Once aboard the rescue ship, the six survivors made a quick recovery. By the time they reached St. John’s on July 17th, they walked ashore on their own to heroes’ welcome. The ship reached Portsmouth, New Hampshire on August 2. There was a celebration of several days, but no message from Secretary of War Lincoln.iv
Several European scientific societies considered the Greely men heroes and struck medals in their honor. President Arthur was please that any of the party had been rescued but was quick to say that he never favored the exploration, doubted its results and made other sour comments. Politicians demanded there be and end to such folly and it was said that Congress would never again support an Arctic expedition. This helps explain why Admirals Peary and Byrd depended on public subscriptions for their early explorations.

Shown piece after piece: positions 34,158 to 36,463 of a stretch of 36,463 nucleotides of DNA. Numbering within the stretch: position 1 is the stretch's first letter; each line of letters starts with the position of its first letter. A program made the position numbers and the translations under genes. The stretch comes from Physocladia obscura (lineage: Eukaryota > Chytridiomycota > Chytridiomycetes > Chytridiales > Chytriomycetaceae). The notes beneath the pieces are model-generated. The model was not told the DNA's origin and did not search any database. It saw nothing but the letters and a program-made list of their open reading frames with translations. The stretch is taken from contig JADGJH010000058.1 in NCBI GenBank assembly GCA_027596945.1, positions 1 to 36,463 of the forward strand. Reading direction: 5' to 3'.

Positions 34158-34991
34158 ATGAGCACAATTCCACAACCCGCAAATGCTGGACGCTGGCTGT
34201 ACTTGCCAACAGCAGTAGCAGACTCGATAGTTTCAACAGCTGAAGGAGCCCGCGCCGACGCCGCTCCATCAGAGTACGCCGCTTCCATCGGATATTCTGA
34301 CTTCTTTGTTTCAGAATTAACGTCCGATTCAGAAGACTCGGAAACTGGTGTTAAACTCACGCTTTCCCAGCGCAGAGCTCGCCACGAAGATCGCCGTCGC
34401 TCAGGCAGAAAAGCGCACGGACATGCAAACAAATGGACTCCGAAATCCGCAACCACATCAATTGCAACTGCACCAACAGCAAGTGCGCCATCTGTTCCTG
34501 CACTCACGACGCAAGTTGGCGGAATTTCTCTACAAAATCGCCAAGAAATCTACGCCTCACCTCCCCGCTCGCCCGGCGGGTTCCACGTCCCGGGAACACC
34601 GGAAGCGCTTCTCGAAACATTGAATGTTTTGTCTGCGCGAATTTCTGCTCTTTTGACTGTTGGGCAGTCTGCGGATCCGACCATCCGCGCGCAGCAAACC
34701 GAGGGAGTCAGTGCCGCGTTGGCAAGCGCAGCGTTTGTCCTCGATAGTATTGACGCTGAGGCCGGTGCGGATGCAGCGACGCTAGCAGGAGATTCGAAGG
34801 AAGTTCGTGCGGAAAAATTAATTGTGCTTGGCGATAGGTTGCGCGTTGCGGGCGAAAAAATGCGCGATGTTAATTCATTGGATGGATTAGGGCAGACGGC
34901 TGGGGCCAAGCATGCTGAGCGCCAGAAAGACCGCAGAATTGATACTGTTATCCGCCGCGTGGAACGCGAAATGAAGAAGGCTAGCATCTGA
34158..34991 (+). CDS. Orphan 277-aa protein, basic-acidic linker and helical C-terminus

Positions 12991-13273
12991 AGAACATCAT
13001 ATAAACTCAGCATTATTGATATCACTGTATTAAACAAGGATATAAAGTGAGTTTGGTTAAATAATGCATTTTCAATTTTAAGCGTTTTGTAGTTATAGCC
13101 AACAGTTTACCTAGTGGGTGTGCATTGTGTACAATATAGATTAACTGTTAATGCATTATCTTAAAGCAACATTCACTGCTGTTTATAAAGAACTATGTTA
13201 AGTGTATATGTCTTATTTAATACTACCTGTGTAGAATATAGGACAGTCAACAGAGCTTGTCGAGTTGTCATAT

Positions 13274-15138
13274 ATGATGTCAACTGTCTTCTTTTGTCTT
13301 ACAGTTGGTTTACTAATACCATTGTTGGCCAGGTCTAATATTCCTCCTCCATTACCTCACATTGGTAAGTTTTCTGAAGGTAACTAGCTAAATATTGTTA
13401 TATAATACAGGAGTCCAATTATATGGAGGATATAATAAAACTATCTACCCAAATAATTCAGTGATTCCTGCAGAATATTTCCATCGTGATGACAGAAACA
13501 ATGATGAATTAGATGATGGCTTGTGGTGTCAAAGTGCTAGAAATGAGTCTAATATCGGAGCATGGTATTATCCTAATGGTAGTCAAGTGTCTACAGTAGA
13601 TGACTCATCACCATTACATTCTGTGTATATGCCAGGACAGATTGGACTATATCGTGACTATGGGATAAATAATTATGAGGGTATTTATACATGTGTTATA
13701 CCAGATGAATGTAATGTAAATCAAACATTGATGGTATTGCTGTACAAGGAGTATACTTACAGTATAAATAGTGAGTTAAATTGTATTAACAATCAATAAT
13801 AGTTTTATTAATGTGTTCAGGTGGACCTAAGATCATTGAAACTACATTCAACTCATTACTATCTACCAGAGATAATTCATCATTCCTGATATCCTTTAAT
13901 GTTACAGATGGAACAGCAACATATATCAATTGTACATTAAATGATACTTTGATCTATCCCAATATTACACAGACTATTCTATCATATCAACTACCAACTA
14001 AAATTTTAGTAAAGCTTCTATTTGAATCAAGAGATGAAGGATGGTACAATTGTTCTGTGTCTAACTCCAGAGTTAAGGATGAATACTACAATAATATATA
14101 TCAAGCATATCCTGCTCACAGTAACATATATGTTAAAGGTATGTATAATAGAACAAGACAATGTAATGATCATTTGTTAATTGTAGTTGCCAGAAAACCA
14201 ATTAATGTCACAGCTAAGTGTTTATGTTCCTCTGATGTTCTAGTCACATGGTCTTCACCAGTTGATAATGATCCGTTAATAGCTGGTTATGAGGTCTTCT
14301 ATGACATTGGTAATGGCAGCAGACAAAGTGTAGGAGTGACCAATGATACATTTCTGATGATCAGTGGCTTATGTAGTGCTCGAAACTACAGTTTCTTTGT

Greely was made a Captain soon after returning. In 1887, over the opposition of Lincoln’s friends, he became a Brigadier General. Greely was the first soldier to reach general officer rank having started as a volunteer private. Later, Greely became a Major General. He continued as a communications expert for the Army, installing telegraphic equipment in Alaska, the Philippine Islands, Cuba, and Puerto Rico. He established the first commercial wireless station in the world in Alaska. He was a successful mediator in preventing Indian uprisings, and directed relief efforts following the San Francisco earthquake of 1906.v He became the first American to receive the Congressiional Medal of Honor for peacetime Greely was an early exponent of Army aviation and mentor of Billy Mitchell. He was co-founder of the National Geographic Magazine.

Andrew Donaldson said...

When you were naming great explorers, you left out Sir Richard Francis Burton, who arguably discovered the source of the Nile, was among the first non-Muslims to visit Mecca and Medina, and translated the 1001 Nights, the Kama Sutra and the Perfumed Gardens (the last two are two of the three most famous sex manuals in history--his explorations took more than one path, it seems).